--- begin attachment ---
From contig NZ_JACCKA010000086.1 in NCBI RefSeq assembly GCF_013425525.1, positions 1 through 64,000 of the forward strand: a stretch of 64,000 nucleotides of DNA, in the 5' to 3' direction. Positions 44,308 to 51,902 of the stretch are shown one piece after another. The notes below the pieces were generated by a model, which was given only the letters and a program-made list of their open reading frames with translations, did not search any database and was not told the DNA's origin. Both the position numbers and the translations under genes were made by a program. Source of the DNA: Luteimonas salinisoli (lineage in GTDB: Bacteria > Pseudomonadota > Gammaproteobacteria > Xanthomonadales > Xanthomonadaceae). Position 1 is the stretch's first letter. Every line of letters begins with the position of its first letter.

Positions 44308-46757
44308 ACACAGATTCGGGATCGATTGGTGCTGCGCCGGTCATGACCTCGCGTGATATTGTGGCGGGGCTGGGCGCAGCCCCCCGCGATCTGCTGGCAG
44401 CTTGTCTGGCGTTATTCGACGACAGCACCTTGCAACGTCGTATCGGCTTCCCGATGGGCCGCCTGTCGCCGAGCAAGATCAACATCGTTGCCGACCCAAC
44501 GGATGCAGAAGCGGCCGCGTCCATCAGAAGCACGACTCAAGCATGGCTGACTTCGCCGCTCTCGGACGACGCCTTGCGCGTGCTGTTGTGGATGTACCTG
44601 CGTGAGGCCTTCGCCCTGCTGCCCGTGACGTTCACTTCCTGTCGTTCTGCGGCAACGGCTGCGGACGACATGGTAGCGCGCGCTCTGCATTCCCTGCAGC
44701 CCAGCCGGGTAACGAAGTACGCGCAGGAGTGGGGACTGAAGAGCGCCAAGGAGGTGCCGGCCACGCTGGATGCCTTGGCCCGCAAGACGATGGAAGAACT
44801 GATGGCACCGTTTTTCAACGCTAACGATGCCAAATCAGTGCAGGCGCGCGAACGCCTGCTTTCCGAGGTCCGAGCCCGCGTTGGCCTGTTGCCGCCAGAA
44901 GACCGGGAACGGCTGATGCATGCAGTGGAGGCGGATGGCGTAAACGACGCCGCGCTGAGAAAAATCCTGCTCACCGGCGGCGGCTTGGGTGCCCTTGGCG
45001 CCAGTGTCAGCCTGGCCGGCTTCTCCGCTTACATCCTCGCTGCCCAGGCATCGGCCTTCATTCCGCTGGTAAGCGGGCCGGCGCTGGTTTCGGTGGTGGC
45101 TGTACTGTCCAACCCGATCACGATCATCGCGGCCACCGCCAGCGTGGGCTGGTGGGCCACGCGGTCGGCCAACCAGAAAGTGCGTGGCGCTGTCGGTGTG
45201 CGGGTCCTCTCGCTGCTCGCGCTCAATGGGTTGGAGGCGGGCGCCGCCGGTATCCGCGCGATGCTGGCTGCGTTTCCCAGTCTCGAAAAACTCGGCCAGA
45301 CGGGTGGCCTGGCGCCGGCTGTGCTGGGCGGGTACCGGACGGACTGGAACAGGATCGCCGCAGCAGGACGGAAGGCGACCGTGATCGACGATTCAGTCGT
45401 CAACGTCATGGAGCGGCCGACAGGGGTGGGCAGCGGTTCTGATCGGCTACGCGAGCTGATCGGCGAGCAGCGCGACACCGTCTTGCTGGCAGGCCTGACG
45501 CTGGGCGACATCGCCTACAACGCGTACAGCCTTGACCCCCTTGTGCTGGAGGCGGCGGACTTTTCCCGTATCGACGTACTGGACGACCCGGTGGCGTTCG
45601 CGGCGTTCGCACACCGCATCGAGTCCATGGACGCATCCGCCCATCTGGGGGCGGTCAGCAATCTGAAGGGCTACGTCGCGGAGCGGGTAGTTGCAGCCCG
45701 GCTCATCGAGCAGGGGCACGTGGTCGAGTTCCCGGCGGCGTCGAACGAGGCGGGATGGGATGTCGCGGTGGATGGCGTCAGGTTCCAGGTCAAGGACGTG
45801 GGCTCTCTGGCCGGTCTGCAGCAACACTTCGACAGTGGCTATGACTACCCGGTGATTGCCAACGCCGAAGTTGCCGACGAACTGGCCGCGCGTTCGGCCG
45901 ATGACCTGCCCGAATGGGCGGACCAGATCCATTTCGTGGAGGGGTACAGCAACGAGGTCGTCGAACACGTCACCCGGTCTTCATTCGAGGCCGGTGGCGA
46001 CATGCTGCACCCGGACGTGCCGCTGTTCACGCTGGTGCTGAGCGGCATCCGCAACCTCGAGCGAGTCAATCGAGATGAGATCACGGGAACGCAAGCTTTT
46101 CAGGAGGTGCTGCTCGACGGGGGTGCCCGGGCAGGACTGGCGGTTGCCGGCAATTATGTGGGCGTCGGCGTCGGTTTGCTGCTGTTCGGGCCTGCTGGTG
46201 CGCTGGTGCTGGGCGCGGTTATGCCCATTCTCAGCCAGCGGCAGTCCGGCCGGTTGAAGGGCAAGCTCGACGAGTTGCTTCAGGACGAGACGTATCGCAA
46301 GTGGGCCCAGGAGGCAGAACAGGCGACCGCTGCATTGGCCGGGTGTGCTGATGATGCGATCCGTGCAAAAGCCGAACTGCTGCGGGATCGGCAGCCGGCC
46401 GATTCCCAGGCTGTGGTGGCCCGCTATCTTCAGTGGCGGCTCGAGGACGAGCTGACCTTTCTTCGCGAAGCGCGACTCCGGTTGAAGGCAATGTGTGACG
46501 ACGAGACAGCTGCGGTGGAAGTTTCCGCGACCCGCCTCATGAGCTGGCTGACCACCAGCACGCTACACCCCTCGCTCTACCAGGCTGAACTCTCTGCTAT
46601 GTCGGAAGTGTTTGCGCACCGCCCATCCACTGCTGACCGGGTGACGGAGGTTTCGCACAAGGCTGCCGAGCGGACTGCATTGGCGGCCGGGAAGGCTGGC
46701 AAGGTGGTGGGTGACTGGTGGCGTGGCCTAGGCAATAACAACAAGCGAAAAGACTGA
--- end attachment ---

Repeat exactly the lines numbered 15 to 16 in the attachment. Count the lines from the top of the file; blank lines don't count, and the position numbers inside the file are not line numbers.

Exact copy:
45501 CTGGGCGACATCGCCTACAACGCGTACAGCCTTGACCCCCTTGTGCTGGAGGCGGCGGACTTTTCCCGTATCGACGTACTGGACGACCCGGTGGCGTTCG
45601 CGGCGTTCGCACACCGCATCGAGTCCATGGACGCATCCGCCCATCTGGGGGCGGTCAGCAATCTGAAGGGCTACGTCGCGGAGCGGGTAGTTGCAGCCCG